Are The Poverty Effects of Trade Policies Invisible?
Beginning with the WTO's Doha Development Agenda and establishment of the Millennium Development Goal of reducing poverty by 50 percent by 2015, poverty impacts of trade reforms have become central to the global development agenda. This has been particularly true of agricultural trade reforms due to the importance of grains in the diets of the poor, presence of relatively higher protection in agriculture, as well as heavy concentration of global poverty in rural areas where agriculture is the main source of income. Yet some in this debate have argued that, given the extreme volatility in agricultural commodity markets, the additional price and therefore poverty impacts due to trade liberalization might well be indiscernible. This paper formally tests the “invisibility hypothesis” using the method of stochastic simulation in a trade-poverty modeling framework. The hypothesis test is based on the comparison of two samples of price and poverty distributions. The first originates solely from the inherent variability in global staple grains markets, while the second combines the effects of inherent market variability with those of trade reform in these same markets. Results, at the national and stratum level indicate that the short-run poverty impacts of full trade liberalization in staple grains trade worldwide, are distinguishable in only four of the fifteen countries, suggesting that impacts of more modest agricultural trade reforms are indeed likely to be invisible in short run. Countries that show statistically significant short run impacts are the ones characterized by high staple grains tariffs and/or a moderate degree of grain markets variability. Within each country, results are heterogeneous. In two thirds of the sample countries, agriculturally self-employed poor experience statistically significant poverty impacts from trade liberalization. However, this figure is under a third for all the other strata. Copyright , Oxford University Press.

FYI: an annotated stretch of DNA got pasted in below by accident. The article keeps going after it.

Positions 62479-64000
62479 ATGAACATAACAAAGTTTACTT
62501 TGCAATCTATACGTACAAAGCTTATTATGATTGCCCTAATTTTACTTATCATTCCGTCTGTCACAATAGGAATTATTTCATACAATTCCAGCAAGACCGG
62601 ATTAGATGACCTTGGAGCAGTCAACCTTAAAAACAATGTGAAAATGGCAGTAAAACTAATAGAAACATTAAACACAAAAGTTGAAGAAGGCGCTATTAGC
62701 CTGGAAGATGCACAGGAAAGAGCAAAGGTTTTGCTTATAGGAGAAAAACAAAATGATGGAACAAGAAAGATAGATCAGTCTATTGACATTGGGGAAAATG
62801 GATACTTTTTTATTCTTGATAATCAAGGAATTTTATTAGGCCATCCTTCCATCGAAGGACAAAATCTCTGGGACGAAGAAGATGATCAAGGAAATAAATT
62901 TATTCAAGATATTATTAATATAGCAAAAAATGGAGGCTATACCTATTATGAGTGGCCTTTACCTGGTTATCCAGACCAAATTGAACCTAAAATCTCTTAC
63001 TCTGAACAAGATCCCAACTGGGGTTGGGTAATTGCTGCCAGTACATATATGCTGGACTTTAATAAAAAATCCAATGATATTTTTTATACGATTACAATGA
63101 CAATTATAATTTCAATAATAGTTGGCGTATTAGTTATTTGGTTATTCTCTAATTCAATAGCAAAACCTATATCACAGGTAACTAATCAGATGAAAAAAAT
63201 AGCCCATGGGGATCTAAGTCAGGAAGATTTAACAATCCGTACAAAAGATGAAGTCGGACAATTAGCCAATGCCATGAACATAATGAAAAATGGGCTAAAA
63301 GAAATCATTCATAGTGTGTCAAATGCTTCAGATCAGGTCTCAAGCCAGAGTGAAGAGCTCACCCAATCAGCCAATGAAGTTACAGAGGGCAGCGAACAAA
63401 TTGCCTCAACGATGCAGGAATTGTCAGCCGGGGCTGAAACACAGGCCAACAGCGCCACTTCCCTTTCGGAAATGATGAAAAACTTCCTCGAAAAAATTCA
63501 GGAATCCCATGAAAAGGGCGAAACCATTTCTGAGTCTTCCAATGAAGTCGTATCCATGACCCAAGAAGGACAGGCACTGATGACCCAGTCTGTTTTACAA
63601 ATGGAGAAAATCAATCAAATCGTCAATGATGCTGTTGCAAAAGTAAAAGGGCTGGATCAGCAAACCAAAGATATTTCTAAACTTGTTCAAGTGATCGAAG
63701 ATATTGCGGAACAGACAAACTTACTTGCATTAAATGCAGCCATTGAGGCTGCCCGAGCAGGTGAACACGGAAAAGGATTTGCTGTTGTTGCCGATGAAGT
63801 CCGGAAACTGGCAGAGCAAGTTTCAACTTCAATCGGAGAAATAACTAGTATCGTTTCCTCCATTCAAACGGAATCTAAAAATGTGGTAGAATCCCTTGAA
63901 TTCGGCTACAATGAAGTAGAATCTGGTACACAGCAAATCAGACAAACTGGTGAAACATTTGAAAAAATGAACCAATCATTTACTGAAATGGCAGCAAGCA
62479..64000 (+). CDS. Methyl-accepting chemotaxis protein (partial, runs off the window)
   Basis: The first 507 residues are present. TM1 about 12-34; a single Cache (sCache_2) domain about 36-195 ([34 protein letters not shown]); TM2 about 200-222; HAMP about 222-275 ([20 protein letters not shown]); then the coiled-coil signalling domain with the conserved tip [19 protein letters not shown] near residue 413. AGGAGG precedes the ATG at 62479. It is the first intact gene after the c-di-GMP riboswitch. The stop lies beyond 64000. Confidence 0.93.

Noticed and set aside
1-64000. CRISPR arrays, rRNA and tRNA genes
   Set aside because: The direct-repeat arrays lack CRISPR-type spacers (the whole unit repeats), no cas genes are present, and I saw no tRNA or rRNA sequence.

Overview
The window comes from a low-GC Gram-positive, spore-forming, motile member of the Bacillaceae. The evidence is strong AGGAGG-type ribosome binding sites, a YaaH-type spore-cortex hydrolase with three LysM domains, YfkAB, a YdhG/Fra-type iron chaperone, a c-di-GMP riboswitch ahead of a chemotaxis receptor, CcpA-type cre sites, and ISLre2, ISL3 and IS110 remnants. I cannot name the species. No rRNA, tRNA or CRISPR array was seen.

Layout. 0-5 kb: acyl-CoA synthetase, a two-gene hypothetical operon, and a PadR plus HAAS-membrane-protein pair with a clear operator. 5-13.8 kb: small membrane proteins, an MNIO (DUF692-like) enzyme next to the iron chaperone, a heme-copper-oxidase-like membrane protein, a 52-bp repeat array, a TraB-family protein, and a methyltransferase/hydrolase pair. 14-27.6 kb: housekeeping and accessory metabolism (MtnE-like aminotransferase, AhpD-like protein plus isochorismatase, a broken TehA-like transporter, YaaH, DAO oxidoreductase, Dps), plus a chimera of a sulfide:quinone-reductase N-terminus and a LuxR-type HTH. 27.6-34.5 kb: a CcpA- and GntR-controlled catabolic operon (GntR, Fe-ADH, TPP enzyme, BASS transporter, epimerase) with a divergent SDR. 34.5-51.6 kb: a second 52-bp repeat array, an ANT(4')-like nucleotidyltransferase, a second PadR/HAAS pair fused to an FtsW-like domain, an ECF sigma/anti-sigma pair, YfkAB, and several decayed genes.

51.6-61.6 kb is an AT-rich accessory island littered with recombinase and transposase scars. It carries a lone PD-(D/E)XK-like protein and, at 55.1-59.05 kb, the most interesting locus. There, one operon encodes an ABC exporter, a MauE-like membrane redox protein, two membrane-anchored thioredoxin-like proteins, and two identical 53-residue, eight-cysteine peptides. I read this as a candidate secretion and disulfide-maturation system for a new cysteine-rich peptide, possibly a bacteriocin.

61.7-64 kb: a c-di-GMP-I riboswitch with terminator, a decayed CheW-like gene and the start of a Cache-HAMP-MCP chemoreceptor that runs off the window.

Volume (Year): 25 (2011)
Issue (Month): 2 (May)
|Contact details of provider:|| Postal: Oxford University Press, Great Clarendon Street, Oxford OX2 6DP, UK|
Phone: (202) 477-1234
Fax: 01865 267 985
Web page: http://wber.oxfordjournals.org/
More information through EDIRC
|Order Information:||Web: http://www.oup.co.uk/journals|
References listed on IDEAS
Please report citation or reference errors to , or , if you are the registered author of the cited work, log in to your RePEc Author Service profile, click on "citations" and make appropriate adjustments.:
- Tyers,Rod & Anderson,Kym, 2011.
"Disarray in World Food Markets,"
Cambridge University Press, number 9780521172318, October.
- Tyers,Rod & Anderson,Kym, 1992. "Disarray in World Food Markets," Cambridge Books, Cambridge University Press, number 9780521351058, October.
- Arndt, Channing, 1996. "An Introduction to Systematic Sensitivity Analysis via Gaussian Quadrature," GTAP Technical Papers 305, Center for Global Trade Analysis, Department of Agricultural Economics, Purdue University.
- Keeney, Roman & Thomas Hertel, 2005. "GTAP-AGR : A Framework for Assessing the Implications of Multilateral Changes in Agricultural Policies," GTAP Technical Papers 1869, Center for Global Trade Analysis, Department of Agricultural Economics, Purdue University.
- DeVuyst, Eric A. & Preckel, Paul V., 1997. "Sensitivity analysis revisited: A quadrature-based approach," Journal of Policy Modeling, Elsevier, vol. 19(2), pages 175-185, April.
- Maros Ivanic & Will Martin, 2008. "Implications of higher global food prices for poverty in low-income countries-super-1," Agricultural Economics, International Association of Agricultural Economists, vol. 39(s1), pages 405-416, November.